MMI Fellow develops new model for parasite study
by Ruth Brandt, Morgridge Research Institute
Bruno Martorelli Di Genova wants to eliminate the use of cats in the study of the parasite Toxoplasma gondii, and the results of his groundbreaking research suggest he could do just that.
Martorelli Di Genova, a native of São Paulo, Brazil, whose background is in the study of parasites and neglected disease, came to Wisconsin in August 2016 to work in the laboratory of Dr. Laura Knoll in the Department of Medical Microbiology and Immunology at UW-Madison.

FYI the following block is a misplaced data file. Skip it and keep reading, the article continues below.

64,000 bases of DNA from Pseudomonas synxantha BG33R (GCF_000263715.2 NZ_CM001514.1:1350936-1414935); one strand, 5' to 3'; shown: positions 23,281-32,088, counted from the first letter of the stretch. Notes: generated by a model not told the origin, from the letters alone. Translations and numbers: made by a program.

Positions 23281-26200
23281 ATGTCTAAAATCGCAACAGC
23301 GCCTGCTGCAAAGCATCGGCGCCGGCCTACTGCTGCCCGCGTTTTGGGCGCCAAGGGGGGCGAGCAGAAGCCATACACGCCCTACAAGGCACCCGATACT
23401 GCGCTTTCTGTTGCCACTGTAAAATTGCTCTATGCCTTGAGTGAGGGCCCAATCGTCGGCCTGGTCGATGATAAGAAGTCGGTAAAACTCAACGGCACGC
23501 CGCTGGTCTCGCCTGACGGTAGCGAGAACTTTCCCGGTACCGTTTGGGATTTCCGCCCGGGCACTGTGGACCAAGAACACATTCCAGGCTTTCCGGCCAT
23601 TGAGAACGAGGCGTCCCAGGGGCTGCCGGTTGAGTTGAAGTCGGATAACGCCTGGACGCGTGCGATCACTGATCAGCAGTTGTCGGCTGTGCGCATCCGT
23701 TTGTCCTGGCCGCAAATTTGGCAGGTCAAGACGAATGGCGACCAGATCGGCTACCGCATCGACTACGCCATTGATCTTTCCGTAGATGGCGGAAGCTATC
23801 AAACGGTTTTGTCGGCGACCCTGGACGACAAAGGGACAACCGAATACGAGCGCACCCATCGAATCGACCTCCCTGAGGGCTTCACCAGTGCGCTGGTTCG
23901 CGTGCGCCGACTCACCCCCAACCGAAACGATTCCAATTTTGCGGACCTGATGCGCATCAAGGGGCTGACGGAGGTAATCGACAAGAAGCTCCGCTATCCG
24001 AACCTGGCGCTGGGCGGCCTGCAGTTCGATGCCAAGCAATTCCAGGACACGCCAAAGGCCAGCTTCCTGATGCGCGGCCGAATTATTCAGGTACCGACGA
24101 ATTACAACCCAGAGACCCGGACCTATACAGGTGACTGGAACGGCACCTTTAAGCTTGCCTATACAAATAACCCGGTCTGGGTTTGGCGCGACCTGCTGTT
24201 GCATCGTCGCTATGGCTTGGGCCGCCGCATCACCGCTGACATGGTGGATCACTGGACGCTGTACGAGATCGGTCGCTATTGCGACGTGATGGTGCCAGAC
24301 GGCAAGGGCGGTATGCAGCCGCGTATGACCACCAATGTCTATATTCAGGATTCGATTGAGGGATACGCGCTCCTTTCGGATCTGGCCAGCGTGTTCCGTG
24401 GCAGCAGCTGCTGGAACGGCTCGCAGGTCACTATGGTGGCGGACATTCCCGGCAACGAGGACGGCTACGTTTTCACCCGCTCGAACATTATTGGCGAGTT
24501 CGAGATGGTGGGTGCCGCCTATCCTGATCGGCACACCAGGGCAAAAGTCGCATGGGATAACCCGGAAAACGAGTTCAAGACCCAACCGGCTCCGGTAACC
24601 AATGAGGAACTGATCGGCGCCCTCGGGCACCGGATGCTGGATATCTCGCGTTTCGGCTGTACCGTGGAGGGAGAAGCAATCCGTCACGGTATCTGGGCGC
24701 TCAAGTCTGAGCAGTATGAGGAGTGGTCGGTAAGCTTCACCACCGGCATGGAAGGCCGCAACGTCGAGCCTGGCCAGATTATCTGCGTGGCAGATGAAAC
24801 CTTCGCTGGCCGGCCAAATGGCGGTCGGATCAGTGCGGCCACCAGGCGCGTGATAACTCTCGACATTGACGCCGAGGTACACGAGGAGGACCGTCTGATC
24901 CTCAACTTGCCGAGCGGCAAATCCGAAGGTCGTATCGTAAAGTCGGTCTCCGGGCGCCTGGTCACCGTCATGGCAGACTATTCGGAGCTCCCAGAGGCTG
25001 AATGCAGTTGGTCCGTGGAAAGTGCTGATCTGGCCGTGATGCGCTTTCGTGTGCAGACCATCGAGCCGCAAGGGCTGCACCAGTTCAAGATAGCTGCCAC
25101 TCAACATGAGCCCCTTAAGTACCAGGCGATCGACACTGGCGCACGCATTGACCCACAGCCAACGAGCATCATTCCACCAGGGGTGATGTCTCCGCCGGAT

The Knoll lab’s ongoing research centers on the study of chronic infection caused by the parasite Toxoplasma gondii, or T. gondii, a parasite that Martorelli Di Genova identifies as one of the leading causes of foodborne illness-related deaths in the United States. The Centers for Disease Control and Prevention estimates that in other places throughout the world, particularly those with hot, humid climates and lower altitudes, greater than 60% of some populations have been infected by the parasite.